Tuesday, June 18, 2024

More reasons to switch to solar power when gearing up for a greener drive

With the proliferation of electric vehicles (EV), EV charging costs will become an integral part of household energy costs. A new study by researchers at the University of South Australia (UniSA) shows that households with solar panels and batteries have a huge advantage when it comes to saving money on electric vehicles.

Engineers have calculated that EV owners can reduce annual electricity costs by almost 40% if households are not totally reliant on the grid and they charge at home during off-peak periods. EV owners mostly concern about charging costs, one of the main obstacles in opting for an environmentally-friendly vehicle.

“Electric vehicles will become an important component of household energy consumption globally under plans to replace petrol-fuelled cars within the next decade,” Prof Aziz says. “For motorists with private car spaces, home charging is the most convenient option, but for those still totally reliant on the electricity grid for their energy, the costs could mount significantly.”

Record-low prices for rooftop photovoltaic (PV) systems and declining battery costs are encouraging households to go green, but consumers need to factor in multiple variables, researchers say.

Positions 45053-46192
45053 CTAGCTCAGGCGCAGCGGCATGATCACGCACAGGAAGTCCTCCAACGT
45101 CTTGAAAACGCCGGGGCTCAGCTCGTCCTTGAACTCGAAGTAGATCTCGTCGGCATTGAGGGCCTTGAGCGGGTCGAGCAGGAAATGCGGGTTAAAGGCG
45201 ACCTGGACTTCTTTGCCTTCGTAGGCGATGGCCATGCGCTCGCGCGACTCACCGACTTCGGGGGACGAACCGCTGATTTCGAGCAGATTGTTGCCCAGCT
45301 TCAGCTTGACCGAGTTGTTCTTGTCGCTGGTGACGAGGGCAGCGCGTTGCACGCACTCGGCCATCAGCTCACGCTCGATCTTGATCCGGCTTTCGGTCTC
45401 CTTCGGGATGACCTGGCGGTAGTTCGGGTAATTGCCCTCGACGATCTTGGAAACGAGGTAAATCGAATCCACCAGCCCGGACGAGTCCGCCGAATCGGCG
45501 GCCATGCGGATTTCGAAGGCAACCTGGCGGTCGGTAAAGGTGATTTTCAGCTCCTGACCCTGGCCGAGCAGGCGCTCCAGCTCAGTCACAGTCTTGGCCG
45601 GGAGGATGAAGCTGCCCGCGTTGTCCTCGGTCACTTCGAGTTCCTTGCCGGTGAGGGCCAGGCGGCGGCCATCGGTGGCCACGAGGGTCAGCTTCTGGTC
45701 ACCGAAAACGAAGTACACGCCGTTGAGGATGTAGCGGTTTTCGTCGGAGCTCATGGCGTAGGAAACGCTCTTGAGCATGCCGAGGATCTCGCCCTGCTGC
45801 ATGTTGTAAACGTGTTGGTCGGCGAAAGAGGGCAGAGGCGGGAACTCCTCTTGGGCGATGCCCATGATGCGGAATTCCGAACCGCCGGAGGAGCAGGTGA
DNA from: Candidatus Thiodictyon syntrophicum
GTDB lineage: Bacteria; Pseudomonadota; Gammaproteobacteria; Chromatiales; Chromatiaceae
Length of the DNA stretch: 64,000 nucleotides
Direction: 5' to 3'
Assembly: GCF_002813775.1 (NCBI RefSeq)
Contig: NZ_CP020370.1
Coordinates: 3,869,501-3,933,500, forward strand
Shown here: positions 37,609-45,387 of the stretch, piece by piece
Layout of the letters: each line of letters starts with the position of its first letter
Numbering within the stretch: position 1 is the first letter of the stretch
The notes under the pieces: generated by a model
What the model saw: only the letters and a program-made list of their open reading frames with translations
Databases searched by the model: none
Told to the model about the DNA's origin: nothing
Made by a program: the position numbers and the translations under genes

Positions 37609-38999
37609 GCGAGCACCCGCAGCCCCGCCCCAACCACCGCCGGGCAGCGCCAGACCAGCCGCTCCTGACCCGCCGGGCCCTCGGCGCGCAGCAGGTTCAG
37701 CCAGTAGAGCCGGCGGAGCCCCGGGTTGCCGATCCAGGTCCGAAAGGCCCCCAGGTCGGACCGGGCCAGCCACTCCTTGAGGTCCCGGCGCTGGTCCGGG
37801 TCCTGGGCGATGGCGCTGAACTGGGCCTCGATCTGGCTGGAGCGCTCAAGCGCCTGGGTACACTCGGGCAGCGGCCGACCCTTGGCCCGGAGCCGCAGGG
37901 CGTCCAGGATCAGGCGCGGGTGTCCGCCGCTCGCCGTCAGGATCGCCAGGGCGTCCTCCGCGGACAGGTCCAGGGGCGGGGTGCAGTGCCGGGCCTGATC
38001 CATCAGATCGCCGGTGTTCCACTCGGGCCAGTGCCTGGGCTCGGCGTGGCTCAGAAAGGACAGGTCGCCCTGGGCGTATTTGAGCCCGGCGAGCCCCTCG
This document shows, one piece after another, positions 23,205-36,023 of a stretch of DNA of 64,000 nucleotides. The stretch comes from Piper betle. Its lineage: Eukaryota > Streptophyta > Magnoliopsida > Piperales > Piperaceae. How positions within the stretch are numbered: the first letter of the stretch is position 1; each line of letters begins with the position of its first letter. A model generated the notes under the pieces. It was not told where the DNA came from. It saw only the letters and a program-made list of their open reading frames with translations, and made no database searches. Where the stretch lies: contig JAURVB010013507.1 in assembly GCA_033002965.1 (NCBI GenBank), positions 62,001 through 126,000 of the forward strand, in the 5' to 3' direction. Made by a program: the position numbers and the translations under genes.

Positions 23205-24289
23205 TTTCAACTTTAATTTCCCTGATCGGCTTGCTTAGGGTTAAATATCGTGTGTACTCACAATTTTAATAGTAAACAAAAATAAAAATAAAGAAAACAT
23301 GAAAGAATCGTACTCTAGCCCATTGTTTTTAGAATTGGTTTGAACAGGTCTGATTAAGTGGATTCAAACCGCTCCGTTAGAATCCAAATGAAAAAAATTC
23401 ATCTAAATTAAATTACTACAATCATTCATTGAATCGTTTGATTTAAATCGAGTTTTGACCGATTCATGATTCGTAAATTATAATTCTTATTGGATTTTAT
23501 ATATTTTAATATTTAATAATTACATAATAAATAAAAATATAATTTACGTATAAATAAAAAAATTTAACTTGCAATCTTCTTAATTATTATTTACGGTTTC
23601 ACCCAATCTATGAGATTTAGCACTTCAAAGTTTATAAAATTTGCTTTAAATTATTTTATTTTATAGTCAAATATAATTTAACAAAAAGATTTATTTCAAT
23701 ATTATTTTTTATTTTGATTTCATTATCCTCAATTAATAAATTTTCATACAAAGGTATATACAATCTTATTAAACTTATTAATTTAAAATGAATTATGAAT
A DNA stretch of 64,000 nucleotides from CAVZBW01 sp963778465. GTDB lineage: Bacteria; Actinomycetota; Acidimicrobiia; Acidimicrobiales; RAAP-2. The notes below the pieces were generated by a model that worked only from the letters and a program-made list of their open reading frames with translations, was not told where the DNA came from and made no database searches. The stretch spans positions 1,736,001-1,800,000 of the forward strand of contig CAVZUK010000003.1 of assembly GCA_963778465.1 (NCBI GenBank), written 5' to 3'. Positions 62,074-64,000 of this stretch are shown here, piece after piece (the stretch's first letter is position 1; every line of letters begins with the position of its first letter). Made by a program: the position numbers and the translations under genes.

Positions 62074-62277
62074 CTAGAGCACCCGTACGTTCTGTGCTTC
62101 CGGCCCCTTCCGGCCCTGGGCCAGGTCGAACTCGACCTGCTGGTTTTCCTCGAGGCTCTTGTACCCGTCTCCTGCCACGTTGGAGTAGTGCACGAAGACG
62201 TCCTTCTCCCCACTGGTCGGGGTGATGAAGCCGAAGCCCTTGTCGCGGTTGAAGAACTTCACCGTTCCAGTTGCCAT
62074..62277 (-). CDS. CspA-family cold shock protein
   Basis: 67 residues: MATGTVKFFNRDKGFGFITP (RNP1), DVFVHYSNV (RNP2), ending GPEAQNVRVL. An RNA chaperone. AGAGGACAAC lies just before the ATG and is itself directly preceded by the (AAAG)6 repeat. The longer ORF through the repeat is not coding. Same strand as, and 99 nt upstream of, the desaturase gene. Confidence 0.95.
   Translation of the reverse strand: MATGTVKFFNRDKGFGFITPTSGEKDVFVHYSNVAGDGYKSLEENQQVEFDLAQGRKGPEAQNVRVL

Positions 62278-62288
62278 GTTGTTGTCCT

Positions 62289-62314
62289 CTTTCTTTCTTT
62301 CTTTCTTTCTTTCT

The researchers compared several household scenarios for their study, considering EV charging demand, PV solar panel installation cost, battery degradation, and export power limits. Researchers analyzed annual energy costs for households with petrol-based cars and EVs based on typical household energy consumption (17 kW/day in SA) and motorists’ average daily travel distance (36.7km in AU). They also analyzed energy consumption during peak periods, between 5 pm-9 pm.

“In a basic case, all energy is imported from the grid where there are no solar panels, batteries or electric vehicles,” Prof Aziz says. “When solar panels are added, about 20% less energy is imported, and with batteries, this is reduced by around 83%. When electric vehicles are added, consumed energy rises significantly, but imported energy can be reduced by around 89% of total consumption.”

“Our results demonstrate that households with petrol-based cars can reduce their annual energy costs by 6.71% using solar panels and by 10.28% with the addition of a battery system. Replacing petrol-based cars with electric vehicles can reduce annual energy costs by 24% and 32%, respectively. The most significant reduction (39.6%) can be achieved with off-peak charging.”

The research team is currently investigating cost-effective EV charging strategies for larger groups such as residential communities and university campuses while minimizing the impact on the power grid and distribution feeders.

Journal reference:

  1. Yan Wu, Syed Mahfuzul Aziz, Mohammed H. Haque. Techno-economic modelling for energy cost optimisation of households with electric vehicles and renewable sources under export limits. Renewable Energy, 2022; DOI: 10.1016/j.renene.2022.08.066